Now, I must admit: I am very excited about 3D modelling. As a person who lvoes 3D printing, I was very excited this week to dip a toe into the process of scanning a real object, making it digital, and then setting it up with the potential to be 3D printed! My dreams can become a reality! As a musicologist, there aren’t a lot of ways I can immediately find this useful, as 3D printed instruments tend to work questionably at best and I don’t know of any other solid objects closely related to musicology. For art history, however, I can see so many ways in which this could be useful! As a method of complicating discussions surrounding aesthetics and historical reproduction, 3D scanning and modeling can certainly act as a research tool.
Briefly, Though, I would like to describe my experience using scanning technology. The program itself is fairly intuitive, which is something that pleasantly surprised me. With our former work on networks showing us some complicated software interfaces, my hopes weren’t high. But, as the software frays out sections you don’t need at the beginning, I found that very helpful. I’m easily overwhelmed by tons of options ad buttons with no clear usage, so this was intuitive for me. Uploading the images of the side of Person Hall on the UNC campus was straightforward, and the software walks you through uploading th eimages, creating preliminary dots, and expanding that to more dots anbd mesh, and finally creating the 3D model in rudimentary and later, more advanced detail. Even putting the texture back on the model was relatively easy! Most of these steps took just a few clicks. I’m very pleased with the finished product. Once a project is finished, it can be exported to PDF for presentational use, which I also found helpful.
The Agisoft Photoscan software worked alright for my own personal project, but not as well as the demo we did in class. I had a really difficult time figuring out how to get it to recognize all of the photos even though there was overlap. I sectioned out parts and removed them from the picture to eliminate confusing shadows that might mess with the software, but did not have much luck. Regardless of if I had an all-white or all-black background, the program still would not recognize about half of my pictures, at best. I spent a while trying to figure out these issues, to no avail. Below is the best that I could do with the antique pencil sharpener I used as my object. I followed the directions as best as I could, and still wound up with a sharpener that looks more like shrapnel.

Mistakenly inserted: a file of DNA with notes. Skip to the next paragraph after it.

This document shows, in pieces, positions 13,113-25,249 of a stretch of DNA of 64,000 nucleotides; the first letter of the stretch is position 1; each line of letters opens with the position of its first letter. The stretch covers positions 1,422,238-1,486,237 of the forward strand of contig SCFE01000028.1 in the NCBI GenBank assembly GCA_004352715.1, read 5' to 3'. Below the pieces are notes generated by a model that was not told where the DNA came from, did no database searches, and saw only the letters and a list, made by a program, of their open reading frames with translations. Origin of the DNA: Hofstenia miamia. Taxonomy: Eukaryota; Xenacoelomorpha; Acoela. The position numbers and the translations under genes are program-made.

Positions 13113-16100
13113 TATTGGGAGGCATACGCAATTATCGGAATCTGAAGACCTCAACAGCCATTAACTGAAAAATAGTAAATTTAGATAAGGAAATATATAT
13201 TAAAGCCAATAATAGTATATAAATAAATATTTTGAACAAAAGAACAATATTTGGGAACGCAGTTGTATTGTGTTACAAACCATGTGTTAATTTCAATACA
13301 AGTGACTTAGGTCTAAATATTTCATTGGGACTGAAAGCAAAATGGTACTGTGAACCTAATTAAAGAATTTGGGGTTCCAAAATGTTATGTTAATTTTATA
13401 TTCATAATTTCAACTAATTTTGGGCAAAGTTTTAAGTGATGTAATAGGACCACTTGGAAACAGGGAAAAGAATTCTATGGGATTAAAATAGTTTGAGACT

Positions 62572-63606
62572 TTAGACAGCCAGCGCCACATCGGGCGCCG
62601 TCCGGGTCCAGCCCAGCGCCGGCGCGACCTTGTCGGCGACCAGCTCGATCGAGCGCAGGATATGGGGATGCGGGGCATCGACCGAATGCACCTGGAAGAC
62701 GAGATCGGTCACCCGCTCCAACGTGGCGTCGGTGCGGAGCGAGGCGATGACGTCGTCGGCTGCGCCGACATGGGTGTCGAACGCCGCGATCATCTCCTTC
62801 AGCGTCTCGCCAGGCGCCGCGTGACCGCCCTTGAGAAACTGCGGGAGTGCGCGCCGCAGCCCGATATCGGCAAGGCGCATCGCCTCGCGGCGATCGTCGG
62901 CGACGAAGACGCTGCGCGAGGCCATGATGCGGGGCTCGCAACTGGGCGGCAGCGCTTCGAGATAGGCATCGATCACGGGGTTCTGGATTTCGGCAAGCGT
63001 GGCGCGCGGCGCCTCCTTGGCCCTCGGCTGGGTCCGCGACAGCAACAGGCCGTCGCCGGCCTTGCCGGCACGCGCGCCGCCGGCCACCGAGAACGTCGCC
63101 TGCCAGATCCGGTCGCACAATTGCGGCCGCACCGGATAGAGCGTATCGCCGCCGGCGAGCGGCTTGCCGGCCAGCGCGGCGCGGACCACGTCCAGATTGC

- No wide or fisheye lenses, JPG is fine
- Send photos in orginial resolution to your phone
- Avoid smooth, shiny, mirror, or transparent objects – hair too
- Avoid unwanted foregrounds
- Avoid moving objects within the scene
- Avoid flat objects or scenes. Don’t edit the photos
- Take as many pictures as you can. Try doing entire circle high, straight on, and low
- Object should take up entire area possible
- Overcast days are great for this – if you can’t get soft light, get golden hour. No flash
- Keep camera straight on for the object, which means you do the moving
I’m interested to learn the next steps that take it from 3D model to printed object – from what I understand, there are quite a ew more steps to get it to that stage in meshlab or another software. That in and of itself is daunting, but I’m very excited and up to the challenge. My biggest concern for 3D modeling is understanding the implications of 3D images as research and pedagogical tools. I’m so excited to use and create with this software, and I feel like my need for creativity is making me so excited that it’s crowding my ability to be critical of 3D modeling on a higher level. I think that will come with more time and experience!